Michele: It was an idea that had been percolating for a long time before I actually started it. I'm always motivated to draw the things that are meaningful to me, and I had done portraits of some of these people in the past, though not as a series. Then one day, I was telling yet another friend about this potential project I wanted to start, and decided that it was time to stop talking and start doing.

Q:  I love that you not only illustrate the people you feature, but you also do a great job summarizing their careers. Was is the most mind-blowing discovery you made while researching one of your subjects?
Michele: I still can't get over the fact that Josephine Baker had a pet cheetah.

Leslie Gore
Q: I had no idea Leslie Gore was gay until I read about it on your site. Were you aware of the sexuality of everyone you have featured ahead of time or have you had to look folks up?
Michele: Most of these people came from a ready-made mental list that I'm always adding to. And then a musically-inclined friend clued me in on Wendy Carlos, Cole Porter, and Leonard Bernstein, who were all fun discoveries.

Q:  You do a really great job interacting with your readers and publishing some of their questions. What is the strangest request someone has made thus far?
Michele: Most of the requests I've gotten have been pretty great, actually. I've learned a lot from them. I guess the one I found most amusing was the suggestion to draw Ellen Page—a cool person, certainly, but not quite "historical."

Q: You seem to have illustrated a roughly equal amount of extroverted, flamboyant celebrities vs. celebrities who played it safe and kept quiet about their homosexuality. Which are more interesting, the introverts or the rabble rousers?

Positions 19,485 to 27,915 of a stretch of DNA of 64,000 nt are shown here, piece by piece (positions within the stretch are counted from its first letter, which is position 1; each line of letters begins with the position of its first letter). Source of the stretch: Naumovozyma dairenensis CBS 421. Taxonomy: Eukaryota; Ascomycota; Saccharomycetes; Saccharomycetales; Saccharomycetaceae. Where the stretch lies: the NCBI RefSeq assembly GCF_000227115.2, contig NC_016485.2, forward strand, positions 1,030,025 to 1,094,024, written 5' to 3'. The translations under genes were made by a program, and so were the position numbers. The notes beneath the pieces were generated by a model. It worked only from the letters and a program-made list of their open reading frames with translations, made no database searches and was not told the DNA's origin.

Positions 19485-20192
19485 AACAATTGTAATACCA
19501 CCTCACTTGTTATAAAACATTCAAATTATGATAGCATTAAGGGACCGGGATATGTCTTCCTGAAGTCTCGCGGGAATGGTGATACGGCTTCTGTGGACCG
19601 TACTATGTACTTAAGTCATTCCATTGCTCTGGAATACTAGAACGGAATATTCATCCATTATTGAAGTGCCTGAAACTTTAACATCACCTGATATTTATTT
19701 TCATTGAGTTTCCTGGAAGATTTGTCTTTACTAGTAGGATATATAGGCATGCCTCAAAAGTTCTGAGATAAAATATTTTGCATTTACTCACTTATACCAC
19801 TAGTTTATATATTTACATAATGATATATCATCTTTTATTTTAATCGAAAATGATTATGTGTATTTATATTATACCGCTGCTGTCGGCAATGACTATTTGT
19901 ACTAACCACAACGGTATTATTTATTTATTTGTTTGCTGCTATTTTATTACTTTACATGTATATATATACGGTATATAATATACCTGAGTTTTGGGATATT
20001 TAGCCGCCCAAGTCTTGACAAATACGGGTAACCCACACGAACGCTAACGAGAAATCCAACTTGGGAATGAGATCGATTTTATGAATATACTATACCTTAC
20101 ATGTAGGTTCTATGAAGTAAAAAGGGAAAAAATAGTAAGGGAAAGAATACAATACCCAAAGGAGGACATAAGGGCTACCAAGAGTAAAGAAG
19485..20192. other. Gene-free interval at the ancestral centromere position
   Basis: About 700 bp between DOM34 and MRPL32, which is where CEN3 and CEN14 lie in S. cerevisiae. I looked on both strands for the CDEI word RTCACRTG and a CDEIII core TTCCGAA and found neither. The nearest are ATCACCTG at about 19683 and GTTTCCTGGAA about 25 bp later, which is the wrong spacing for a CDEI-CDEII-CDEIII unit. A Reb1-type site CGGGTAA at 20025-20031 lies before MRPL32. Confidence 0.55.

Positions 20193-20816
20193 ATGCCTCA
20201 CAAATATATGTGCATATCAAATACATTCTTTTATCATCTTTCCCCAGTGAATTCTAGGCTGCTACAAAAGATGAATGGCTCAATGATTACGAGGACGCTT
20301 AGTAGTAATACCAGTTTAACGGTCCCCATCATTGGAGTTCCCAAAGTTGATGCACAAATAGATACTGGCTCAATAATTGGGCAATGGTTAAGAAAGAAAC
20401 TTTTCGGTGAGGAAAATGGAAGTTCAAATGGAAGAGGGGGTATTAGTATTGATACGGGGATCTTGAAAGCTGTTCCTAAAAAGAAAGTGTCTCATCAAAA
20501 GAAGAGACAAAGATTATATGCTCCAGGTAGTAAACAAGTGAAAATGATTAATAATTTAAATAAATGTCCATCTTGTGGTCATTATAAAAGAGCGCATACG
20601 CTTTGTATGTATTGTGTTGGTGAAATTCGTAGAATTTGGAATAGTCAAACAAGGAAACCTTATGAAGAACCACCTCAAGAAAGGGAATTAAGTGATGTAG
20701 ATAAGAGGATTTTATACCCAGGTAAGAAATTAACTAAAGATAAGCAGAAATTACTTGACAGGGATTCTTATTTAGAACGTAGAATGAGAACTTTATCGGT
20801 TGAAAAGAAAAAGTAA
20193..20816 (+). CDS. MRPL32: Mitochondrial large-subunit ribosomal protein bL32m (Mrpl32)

Michele: That's an interesting way to divide them. I would say the flamboyant characters interest me a little more, because it was an incredible feat in the 20th century to have a thriving career and be so aggressively out. I'm fascinated by how they managed it. But I'm also amazed by those who knew their private lives could cause scandal, yet didn't let that curtail their ambitions. And more than anything I think it's important to see the full range of people's experiences.

Q:  Have you heard from any of the celebrities still alive regarding your wonderful illustration of them?
Michele: Every time I post an illustration of someone living, I panic just a little about what their reaction might be. But so far I haven't heard from any of them.

Q: While creeping around your website, I came across a series of retro-future background images you made for Funny or Die's digital magazine. Just out of curiosity, why is there a barrel full of severed limbs in a bucket in the doctor's office?
Michele: Ah, yes, I did post those images completely without context. The article is about a possible future in which everything regresses to old technology, and doctors go back to solving problems more "holistically" with amputations. It was a fun assignment.

Q: What illustrators/artists are you currently following?
Michele: Ugh, I hate naming five people and knowing I've forgotten 50. Paul Blow, Jack Hughes, Kali Ciesemier, James Boast, Angie Wang, Mitch Blunt, Melinda Beck, Meg Hunt, and Andrew Lyons are just a tiny fraction of the contemporary illustrators I greatly admire.